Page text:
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2002ApJ...577..221R - Astrophys. J., 577, 221-244 (2002/September-3)

A far ultraviolet spectroscopic explorer survey of interstellar molecular hydrogen in translucent clouds.

RACHFORD B.L., SNOW T.P., TUMLINSON J., SHULL J.M., BLAIR W.P., FERLET R., FRIEDMAN S.D., GRY C., JENKINS E.B., MORTON D.C., SAVAGE B.D., SONNENTRUCKER P., VIDAL-MADJAR A., WELTY D.E. and YORK D.G.

Abstract (from CDS):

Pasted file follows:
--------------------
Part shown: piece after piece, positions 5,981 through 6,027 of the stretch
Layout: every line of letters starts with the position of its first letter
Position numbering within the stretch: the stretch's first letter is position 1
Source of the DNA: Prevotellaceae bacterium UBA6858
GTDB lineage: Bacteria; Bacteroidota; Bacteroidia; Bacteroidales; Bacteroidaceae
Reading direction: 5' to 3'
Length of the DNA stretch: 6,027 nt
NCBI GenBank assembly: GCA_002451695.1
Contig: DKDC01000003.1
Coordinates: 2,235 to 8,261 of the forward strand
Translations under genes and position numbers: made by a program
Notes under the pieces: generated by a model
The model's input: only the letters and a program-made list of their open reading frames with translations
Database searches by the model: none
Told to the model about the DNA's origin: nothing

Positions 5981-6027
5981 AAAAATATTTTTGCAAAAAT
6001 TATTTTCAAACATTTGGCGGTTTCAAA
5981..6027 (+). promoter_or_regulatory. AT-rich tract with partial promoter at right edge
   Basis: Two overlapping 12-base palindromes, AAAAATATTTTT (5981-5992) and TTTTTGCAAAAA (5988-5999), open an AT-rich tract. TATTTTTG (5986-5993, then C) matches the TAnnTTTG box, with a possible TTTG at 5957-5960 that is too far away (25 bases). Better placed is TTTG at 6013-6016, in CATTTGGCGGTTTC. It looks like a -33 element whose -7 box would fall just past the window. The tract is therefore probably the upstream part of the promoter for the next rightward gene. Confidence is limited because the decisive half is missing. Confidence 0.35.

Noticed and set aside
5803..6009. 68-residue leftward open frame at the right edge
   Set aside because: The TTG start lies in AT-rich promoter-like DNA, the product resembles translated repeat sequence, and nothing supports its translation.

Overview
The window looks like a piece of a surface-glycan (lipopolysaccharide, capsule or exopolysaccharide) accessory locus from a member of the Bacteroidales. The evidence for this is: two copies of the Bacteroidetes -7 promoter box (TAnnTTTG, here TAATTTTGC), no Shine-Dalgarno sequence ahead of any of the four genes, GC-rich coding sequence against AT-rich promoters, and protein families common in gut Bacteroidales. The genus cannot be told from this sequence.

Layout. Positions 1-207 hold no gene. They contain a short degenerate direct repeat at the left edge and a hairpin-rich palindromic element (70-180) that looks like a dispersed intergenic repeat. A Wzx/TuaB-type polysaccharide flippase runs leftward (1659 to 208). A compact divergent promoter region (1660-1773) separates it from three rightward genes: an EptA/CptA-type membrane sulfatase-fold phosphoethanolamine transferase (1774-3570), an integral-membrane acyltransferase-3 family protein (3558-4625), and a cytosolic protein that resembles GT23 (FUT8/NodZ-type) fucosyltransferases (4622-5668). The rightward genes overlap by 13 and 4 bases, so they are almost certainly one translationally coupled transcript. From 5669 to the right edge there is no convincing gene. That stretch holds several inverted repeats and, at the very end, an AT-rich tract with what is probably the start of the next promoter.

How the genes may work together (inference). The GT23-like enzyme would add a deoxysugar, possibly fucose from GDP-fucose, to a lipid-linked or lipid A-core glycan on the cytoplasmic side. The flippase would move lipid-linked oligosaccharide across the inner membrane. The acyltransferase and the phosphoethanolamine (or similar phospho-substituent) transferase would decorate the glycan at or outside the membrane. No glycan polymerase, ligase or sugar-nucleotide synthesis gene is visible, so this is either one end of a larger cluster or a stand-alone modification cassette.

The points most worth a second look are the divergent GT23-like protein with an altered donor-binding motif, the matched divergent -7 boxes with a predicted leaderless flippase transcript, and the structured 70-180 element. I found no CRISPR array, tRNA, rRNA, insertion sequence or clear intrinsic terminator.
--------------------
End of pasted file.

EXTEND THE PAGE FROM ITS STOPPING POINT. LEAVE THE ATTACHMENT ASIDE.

We report the first ensemble results from the Far Ultraviolet Spectroscopic Explorer survey of molecular hydrogen in lines of sight with AV≳1 mag. We have developed techniques for fitting computed profiles to the low-J lines of H2, and thus determining column densities for J=0 and J=1, which contain ≳99% of the total H2. From these column densities and ancillary data we have derived the total H2column densities, hydrogen molecular fractions, and kinetic temperatures for 23 lines of sight. This is the first significant sample of molecular hydrogen column densities of ∼1021 cm–2, measured through UV absorption bands. We have also compiled a set of extinction data for these lines of sight, which sample a wide range of environments. We have searched for correlations of our H2-related quantities with previously published column densities of other molecules and extinction parameters. We find strong correlations between H2and molecules such as CH, CN, and CO, in general agreement with predictions of chemical models. We also find the expected correlations between hydrogen molecular fraction and various density indicators such as kinetic temperature, CN abundance, the steepness of the far-UV extinction rise, and the width of the 2175 Å bump. Despite the relatively large molecular fractions, we do not see the values greater than 0.8 expected in translucent clouds. With the exception of a few lines of sight, we see little evidence for the presence of individual translucent clouds in our sample. We conclude that most of the lines of sight are actually composed of two or more diffuse clouds similar to those found toward targets like ζ Oph. We suggest a modification in terminology to distinguish between a translucent line of sight'' and a translucent cloud.''